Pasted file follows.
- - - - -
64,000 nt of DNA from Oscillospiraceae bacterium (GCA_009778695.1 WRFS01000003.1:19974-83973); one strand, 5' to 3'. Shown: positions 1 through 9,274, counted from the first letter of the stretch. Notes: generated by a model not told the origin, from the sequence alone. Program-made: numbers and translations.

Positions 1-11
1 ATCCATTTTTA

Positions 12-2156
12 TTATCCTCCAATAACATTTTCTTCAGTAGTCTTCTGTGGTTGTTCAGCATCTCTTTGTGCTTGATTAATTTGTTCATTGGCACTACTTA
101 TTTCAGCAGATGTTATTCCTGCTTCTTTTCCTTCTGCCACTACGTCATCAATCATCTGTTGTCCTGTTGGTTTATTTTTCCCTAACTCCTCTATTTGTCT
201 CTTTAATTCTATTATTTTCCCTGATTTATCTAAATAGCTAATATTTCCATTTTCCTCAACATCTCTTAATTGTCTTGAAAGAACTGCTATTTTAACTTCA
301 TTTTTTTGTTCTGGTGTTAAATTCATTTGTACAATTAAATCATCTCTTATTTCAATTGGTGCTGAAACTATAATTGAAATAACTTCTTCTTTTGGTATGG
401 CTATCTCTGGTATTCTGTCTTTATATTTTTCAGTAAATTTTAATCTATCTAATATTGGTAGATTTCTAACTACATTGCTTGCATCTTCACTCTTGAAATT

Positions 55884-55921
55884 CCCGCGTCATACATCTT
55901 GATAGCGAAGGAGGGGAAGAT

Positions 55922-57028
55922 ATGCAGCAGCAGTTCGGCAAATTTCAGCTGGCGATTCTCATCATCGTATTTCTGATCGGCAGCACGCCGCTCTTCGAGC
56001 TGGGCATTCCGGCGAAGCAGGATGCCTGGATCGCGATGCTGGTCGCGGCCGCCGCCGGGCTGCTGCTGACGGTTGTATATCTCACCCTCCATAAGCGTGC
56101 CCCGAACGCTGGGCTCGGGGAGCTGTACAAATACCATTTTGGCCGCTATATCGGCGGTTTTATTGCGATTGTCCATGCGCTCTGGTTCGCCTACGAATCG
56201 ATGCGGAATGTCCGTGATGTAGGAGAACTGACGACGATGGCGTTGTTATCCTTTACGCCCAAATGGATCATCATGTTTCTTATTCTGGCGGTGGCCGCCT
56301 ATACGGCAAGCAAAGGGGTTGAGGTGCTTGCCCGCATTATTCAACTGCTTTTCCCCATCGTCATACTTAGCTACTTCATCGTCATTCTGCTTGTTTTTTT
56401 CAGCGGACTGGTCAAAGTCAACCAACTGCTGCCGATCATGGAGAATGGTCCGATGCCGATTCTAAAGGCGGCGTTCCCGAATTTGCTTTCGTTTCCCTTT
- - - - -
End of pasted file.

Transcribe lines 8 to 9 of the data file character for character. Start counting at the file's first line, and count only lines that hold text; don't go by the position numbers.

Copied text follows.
301 TTTTTTTGTTCTGGTGTTAAATTCATTTGTACAATTAAATCATCTCTTATTTCAATTGGTGCTGAAACTATAATTGAAATAACTTCTTCTTTTGGTATGG
401 CTATCTCTGGTATTCTGTCTTTATATTTTTCAGTAAATTTTAATCTATCTAATATTGGTAGATTTCTAACTACATTGCTTGCATCTTCACTCTTGAAATT